Researchers studying the effects of ageing on bone deterioration in mice found the gene Maf regulates the creation of cells responsible for bone formation or degradation.
The team, led by Keizo Nishikawa of Tokyo Medical and Dental University in Japan, believes the discovery may provide a molecular basis for preventing or treating age-related osteoporosis.
Bone marrow contains mesenchymal cells, capable of forming a variety of cell types. These include osteoblasts, which promote bone growth, and adipocytes, which have the reverse effect.
As the body ages, mesenchymal cells are more likely to differentiate into adipocytes, which inhibit bone formation and lay down marrow fat, causing osteoporosis.
This effect is also seen in diabetic patients taking thiazolidinediones, suggesting that treatment to alleviate this process could have benefits for osteoporosis related to age and drug use.
Researchers screened the mouse genome for mRNAs expressed in bone formation, which identified Maf.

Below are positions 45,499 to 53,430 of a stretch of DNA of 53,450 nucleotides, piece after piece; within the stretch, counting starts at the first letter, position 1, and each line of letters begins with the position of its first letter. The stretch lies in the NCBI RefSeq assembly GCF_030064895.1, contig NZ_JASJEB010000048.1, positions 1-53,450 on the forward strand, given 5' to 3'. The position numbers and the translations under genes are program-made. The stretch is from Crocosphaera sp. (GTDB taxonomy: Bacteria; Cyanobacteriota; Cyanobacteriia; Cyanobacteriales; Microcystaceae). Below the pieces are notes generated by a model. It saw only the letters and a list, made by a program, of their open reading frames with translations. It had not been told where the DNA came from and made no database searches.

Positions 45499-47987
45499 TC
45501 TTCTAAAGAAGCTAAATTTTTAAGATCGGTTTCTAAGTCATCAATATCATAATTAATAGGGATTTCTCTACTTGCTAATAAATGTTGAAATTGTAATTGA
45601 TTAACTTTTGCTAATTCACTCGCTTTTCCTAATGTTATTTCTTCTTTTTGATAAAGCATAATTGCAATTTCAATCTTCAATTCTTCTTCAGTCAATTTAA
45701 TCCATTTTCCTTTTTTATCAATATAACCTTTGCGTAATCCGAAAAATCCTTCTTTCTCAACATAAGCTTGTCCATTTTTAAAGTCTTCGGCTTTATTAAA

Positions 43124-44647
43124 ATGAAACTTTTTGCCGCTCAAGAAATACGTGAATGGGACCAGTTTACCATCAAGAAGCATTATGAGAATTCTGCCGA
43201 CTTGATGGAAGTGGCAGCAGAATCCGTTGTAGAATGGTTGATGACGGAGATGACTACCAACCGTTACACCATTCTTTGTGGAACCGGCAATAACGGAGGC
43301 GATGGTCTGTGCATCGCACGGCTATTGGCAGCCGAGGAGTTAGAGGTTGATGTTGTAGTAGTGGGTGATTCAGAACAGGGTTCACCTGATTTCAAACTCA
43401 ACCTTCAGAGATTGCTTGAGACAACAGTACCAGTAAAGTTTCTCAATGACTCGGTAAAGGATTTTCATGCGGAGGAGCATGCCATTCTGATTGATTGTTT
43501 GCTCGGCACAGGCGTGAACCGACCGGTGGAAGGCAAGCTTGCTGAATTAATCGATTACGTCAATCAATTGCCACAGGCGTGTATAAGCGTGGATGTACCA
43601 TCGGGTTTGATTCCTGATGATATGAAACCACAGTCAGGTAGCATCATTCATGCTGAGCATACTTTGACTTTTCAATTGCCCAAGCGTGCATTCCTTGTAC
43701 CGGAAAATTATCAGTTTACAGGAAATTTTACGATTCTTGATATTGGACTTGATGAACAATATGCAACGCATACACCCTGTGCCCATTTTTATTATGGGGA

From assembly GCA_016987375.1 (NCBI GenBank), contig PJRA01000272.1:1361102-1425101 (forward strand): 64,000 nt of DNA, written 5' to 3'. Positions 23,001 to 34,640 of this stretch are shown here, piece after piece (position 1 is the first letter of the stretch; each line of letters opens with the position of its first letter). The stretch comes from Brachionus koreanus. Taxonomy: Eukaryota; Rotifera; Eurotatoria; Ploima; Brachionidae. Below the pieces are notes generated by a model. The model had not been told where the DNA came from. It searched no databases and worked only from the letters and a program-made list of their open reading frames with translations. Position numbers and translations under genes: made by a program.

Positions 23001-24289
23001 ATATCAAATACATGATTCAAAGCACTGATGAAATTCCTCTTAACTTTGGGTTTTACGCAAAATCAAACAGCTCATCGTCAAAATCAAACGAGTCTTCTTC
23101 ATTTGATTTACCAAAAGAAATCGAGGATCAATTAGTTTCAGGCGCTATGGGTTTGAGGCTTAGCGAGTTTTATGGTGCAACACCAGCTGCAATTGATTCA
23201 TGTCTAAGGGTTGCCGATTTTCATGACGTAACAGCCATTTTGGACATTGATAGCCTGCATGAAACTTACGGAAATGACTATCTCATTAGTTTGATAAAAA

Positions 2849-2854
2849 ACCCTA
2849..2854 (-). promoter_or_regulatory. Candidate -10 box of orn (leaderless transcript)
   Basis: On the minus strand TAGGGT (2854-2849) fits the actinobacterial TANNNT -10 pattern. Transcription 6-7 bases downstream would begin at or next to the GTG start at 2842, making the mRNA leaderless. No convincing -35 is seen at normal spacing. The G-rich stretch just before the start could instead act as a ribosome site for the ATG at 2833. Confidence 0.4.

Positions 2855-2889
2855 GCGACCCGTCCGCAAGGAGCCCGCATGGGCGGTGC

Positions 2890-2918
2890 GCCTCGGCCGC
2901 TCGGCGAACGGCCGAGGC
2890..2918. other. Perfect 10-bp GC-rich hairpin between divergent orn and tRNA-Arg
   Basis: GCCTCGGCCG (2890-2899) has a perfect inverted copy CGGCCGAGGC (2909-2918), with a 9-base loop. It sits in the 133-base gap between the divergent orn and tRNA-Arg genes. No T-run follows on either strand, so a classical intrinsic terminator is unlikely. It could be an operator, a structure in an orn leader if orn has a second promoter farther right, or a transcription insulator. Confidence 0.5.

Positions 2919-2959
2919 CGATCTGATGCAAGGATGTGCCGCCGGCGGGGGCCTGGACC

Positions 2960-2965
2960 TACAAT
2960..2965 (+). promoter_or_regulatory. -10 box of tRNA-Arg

In healthy mice, Maf regulates the creation of osteoblasts and adipocytes by co-operating with transcription factor Runx2. It also down regulates Pparg, a gene which causes aggregation of marrow fat.
Mice bred to lack functioning Maf genes suffered impaired bone formation and accelerated age-related osteoporosis.
Researchers found that at least some of the age-related decline in Maf expression was due to oxidative stress, known to play a role in disrupting biological systems in ageing.
The authors concluded: 'The modulation of Maf expression appears to hold considerable promise as what we believe to be a novel antiageing therapeutic target in the skeletal system.'